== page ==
My own lunar eclipse piece is set in our century, and in my Midwestern place. I start off by musing on the same planetary shadow play that Hardy wrote of, but wondering if we were our planet if we might make sport of our standing between the sun and moon, as we did as children when the film strip broke in class, or the slide tray of vacation photos needed to be changed, by making hand shadow puppets in the light. Then, as the blood moon eclipse neared totality, and the dark was dark, save for the streetlight at the end of the block and a houselight here and there left on, every hand up and down the street raised itself to the heavens, holding their lit smartphones, as they took pictures of the sky and the moon blocked by ourselves on our planet.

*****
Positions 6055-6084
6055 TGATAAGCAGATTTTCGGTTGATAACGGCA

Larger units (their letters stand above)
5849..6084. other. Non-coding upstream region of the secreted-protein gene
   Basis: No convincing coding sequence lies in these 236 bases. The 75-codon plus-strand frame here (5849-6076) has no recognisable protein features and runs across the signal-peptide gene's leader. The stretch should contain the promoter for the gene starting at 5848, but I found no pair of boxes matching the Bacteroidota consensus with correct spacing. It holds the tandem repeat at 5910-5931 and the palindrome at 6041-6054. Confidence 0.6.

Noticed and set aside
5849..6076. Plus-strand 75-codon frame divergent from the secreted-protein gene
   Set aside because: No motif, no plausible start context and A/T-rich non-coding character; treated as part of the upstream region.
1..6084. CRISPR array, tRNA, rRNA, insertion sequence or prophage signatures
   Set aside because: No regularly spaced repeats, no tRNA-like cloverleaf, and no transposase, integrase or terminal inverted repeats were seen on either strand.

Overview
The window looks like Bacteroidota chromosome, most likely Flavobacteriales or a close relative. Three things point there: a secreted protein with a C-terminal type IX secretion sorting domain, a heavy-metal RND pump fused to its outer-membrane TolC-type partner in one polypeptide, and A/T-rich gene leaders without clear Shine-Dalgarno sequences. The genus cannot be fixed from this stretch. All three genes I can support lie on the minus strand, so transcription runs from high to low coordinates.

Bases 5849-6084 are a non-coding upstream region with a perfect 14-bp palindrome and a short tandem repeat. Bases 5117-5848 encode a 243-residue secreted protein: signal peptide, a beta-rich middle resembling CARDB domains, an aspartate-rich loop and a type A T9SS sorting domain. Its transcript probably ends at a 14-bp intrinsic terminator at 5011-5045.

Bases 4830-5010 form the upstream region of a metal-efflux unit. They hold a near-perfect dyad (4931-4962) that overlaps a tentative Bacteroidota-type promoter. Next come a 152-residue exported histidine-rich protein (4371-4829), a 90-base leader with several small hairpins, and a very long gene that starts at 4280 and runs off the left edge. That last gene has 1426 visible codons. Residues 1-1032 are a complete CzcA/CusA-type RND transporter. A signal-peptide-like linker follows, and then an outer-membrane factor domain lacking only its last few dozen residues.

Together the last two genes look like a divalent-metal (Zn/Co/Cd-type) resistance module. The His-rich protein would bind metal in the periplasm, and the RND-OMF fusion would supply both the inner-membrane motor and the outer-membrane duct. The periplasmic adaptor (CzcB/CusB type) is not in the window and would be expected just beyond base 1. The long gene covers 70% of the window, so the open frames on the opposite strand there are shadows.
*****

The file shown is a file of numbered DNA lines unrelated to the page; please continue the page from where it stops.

What did I mean by the last line? Well, as I sometimes do, I wanted to mean several things. I wanted to say we thought we could capture this cosmic event that had stopped our routine in with the birthday pictures on our smartphone camera roll. I wanted to say, as Hardy did, that we are seeing the whole of our planet, the lives of all our neighborhoods, yet it is only one disk in the wide sky. I wanted to say that our present, particular lives: all our details, our family, our neighborhoods, our homes—the only way we can experience living—are but one transit of life. Maybe I wanted to say something else that even I wasn’t sure how to say? If so, I wouldn’t know. Sometimes that happens in poems.